Sleepless In Seattle

Local Hockey Community Excited To Welcome New NHL Franchise To Pacific Northwest


Dylan Gambrell can't wait for the rest of the world to discover what hockey fanatics in the Pacific Northwest have known for years:

Seattle will be an ideal market for the National Hockey League when it debuts as an expansion franchise in the 2021-22 season. And an already strong youth hockey system with seven associations in the immediate area is poised to grow exponentially.

"It's really exciting, and actually long overdue," said Gambrell, a native of nearby Bonney Lake, Wash., who is in his first full NHL season as a forward for the San Jose Sharks. 

"It's a great city, a great sports city, and hockey has been really strong there for a long, long time. It was just a matter of time before they got the NHL team. Fan-wise, they're going to do great. I couldn't be more excited."

It didn't take long for Seattle to prove Gambrell's assertion. Seattle received 10,000 deposits in the first 12 minutes and a total of 25,000 on the first day of a season ticket drive that came eight full months before the NHL made it official and granted the Emerald City an expansion franchise on Dec. 4, 2018.

"The NHL has been talked about for years, but nobody thought it would actually happen," said Doug Kirton, the hockey director for the Sno-King Amateur Hockey Association in Seattle. "Now it's happening, and the buzz is off the charts. It's just really a great time for hockey, and it's an extremely busy time, too.

"We've been doing a pretty good job of growing the game here, but, based on everything we've seen so far, it's going to probably explode in popularity. (Seattle NHL) is very committed to the Learn to Play program and the industry growth, so it's going to be huge."

Seattle is certainly no stranger to the sport. 

The Seattle Metropolitans of the Pacific Hockey Association became the first United States-based team to win the Stanley Cup when they defeated the Montreal Canadiens in 1917, and the city hosted minor-pro teams for decades. Most recently, the Seattle Thunderbirds and nearby Everett Silvertips have been successful franchises in the Western Hockey League. 

But, while youth programs have been going strong for more than five decades, many considered hockey to be somewhat of a niche sport in the area. Until the NHL committed to Seattle.

"The hockey passion is very deep in the community, and for the people in the hockey world, having the NHL announce it was coming has excited them to no end. They're bringing their friends, and people are starting to see what hockey is all about," said Donna Kaufman, USA Hockey's vice president and chair of the Junior Council. She has operated a rink in nearby Tacoma since the early 1990s. 

"There's a great culture of sports in the Seattle area. There are Seahawks flags all over the state, and the NHL team sold out its season tickets in 10 minutes. That shows you that this community is excited about this venture and is completely behind it. Those are all indications that we're ready, and a passionate group of hockey people and families is going to lead the charge."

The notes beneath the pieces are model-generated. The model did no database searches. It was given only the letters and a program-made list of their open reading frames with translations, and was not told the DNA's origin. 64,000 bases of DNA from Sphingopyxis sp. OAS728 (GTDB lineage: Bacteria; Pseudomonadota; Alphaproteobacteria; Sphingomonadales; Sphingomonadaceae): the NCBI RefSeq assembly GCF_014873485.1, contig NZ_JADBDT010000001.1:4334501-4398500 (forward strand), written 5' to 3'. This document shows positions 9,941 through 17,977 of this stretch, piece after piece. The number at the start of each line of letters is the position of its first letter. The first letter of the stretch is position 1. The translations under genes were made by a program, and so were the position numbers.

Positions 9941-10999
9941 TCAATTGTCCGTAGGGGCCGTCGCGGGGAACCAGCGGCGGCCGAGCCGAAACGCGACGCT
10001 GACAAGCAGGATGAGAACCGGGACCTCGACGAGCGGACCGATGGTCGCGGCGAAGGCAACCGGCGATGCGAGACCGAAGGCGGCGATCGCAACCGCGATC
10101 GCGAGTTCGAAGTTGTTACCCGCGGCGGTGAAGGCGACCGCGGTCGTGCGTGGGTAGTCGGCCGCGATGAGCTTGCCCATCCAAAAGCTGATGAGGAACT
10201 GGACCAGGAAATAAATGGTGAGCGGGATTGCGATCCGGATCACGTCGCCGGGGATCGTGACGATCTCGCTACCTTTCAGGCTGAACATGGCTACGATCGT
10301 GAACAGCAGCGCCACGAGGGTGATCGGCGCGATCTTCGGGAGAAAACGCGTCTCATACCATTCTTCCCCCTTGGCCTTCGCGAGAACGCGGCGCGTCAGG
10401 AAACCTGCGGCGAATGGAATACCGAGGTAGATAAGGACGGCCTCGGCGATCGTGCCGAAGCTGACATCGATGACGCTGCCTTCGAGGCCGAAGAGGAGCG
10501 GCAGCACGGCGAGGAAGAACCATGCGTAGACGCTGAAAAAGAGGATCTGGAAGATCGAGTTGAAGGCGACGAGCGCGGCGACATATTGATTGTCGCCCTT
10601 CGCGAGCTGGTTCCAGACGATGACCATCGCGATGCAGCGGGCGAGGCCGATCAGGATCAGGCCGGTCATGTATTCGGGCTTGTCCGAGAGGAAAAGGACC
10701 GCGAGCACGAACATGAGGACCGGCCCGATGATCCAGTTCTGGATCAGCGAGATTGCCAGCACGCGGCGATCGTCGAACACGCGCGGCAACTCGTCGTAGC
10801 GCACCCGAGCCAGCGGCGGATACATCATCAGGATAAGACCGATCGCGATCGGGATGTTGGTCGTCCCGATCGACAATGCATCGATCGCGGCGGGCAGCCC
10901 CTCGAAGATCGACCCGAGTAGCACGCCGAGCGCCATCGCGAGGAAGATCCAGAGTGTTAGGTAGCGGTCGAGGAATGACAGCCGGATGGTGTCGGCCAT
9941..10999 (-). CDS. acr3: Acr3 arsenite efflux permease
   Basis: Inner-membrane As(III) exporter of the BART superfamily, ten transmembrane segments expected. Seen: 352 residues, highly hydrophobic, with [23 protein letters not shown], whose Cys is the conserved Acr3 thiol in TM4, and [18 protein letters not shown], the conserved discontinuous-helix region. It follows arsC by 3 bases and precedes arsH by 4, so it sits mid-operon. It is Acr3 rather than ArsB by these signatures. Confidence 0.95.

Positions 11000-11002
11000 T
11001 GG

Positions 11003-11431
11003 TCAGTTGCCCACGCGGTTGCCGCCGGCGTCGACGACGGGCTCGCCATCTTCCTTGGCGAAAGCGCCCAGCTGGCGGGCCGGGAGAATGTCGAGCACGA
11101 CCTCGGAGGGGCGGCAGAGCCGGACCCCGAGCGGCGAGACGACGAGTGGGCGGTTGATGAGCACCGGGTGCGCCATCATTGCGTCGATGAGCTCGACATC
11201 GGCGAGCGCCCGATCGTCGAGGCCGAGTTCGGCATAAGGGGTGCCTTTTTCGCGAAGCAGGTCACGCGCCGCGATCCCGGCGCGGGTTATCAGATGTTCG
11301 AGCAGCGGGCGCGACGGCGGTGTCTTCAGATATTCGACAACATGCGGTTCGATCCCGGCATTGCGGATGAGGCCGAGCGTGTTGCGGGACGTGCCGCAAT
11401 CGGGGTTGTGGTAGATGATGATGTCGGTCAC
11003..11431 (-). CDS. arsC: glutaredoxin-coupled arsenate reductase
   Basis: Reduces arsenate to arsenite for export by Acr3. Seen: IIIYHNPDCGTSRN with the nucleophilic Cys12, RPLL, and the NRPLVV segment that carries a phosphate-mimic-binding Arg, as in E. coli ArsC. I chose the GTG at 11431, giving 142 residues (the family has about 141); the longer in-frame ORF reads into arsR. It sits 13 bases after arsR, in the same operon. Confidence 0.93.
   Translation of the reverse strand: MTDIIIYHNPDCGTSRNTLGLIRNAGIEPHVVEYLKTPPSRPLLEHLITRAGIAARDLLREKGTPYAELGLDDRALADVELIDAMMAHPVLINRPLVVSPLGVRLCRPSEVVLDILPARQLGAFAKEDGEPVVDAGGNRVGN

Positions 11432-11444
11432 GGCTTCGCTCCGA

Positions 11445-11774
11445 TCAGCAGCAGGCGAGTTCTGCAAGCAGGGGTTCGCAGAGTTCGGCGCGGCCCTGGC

The new NHL team figures to attract a whole new fan base, aside from those who have had a previous connection to the sport. Seattle will also benefit from the NHL's "Hockey is for Everyone" campaign, which has gathered nothing but momentum since debuting 22 years ago.

"The diversity program the NHL is doing right now is fantastic," Kaufman said. "Having Cammi Granato as one of the new NHL team's scouts ties right into female hockey and growing that sector. The rink in Tacoma is compatible for disabled hockey, and there are a lot of military members out here to tie into warrior hockey. So, the opportunities and the places we can go in the area are going to grow exponentially because we'll have the NHL team."  

Since the announcement of the expansion franchise, six new ice surfaces have either begun construction or have been planned to accommodate the expected influx of new players. 

"The more resources we have, the more we can go out and promote the sport," Kaufman said. "If you don't get the extra sheets of ice, you can't put new players anywhere anyway. There's a lot more we can do in terms of awareness and teaching the game. The education and the excitement of something new is helping with the growth."

The growth of hockey will extend well beyond the immediate Seattle area and into the entire Pacific Northwest Amateur Hockey Association. 

Dennis LaRue, the president of the Spokane Americans Youth Hockey Association and a former NHL referee, said fans in his community placed deposits on tickets despite a 280-mile commute. He has also spoken with fans 30 miles away in Coeur d'Alene, Idaho, who have expressed interest in the new team.

"Our anticipation is there will be a pretty big ripple effect across a pretty good-sized distance, and we'll be part of that," LaRue said. "Obviously, we probably won't see the growth to the extent of Seattle, but there will be quite a regional appeal."

And there will be more NHL role models for youth players to emulate. Washington state has produced 13 NHL players, including current players T.J. Oshie, Tyler Johnson, Derek Ryan, Kailer Yamamoto and Gambrell. 

"It's always fun and it's always great for the game for people to have an allegiance to a National League team," LaRue said. "That filters down to the local organization. The younger kids have a hero or someone to look up to.

"The more players you get, the more depth you have. And the more depth you have, the more quality you'll produce. It's an exciting time."

And the rest of the world will discover what hockey fanatics in the Pacific Northwest have known for years: Seattle will be an ideal market for the NHL.


            Jim Leitner is a freelance writer based in Dubuque, Iowa.




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